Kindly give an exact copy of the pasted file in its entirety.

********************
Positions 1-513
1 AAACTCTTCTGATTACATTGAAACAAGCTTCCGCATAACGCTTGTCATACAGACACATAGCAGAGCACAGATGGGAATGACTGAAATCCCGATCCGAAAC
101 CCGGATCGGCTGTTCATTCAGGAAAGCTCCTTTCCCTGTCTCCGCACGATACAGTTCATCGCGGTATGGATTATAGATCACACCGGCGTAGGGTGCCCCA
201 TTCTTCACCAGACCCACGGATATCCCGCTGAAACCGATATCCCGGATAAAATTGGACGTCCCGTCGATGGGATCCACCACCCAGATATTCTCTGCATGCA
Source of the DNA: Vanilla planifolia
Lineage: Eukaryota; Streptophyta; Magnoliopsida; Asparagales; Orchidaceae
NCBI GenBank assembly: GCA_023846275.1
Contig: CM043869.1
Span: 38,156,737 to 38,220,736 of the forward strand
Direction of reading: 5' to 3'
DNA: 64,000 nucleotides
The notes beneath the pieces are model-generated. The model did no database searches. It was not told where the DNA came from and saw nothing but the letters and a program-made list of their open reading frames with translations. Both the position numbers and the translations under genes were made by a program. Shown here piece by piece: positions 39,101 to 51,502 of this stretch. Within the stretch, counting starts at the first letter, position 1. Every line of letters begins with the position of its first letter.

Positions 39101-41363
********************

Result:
Positions 1-513
1 AAACTCTTCTGATTACATTGAAACAAGCTTCCGCATAACGCTTGTCATACAGACACATAGCAGAGCACAGATGGGAATGACTGAAATCCCGATCCGAAAC
101 CCGGATCGGCTGTTCATTCAGGAAAGCTCCTTTCCCTGTCTCCGCACGATACAGTTCATCGCGGTATGGATTATAGATCACACCGGCGTAGGGTGCCCCA
201 TTCTTCACCAGACCCACGGATATCCCGCTGAAACCGATATCCCGGATAAAATTGGACGTCCCGTCGATGGGATCCACCACCCAGATATTCTCTGCATGCA
Source of the DNA: Vanilla planifolia
Lineage: Eukaryota; Streptophyta; Magnoliopsida; Asparagales; Orchidaceae
NCBI GenBank assembly: GCA_023846275.1
Contig: CM043869.1
Span: 38,156,737 to 38,220,736 of the forward strand
Direction of reading: 5' to 3'
DNA: 64,000 nucleotides
The notes beneath the pieces are model-generated. The model did no database searches. It was not told where the DNA came from and saw nothing but the letters and a program-made list of their open reading frames with translations. Both the position numbers and the translations under genes were made by a program. Shown here piece by piece: positions 39,101 to 51,502 of this stretch. Within the stretch, counting starts at the first letter, position 1. Every line of letters begins with the position of its first letter.

Positions 39101-41363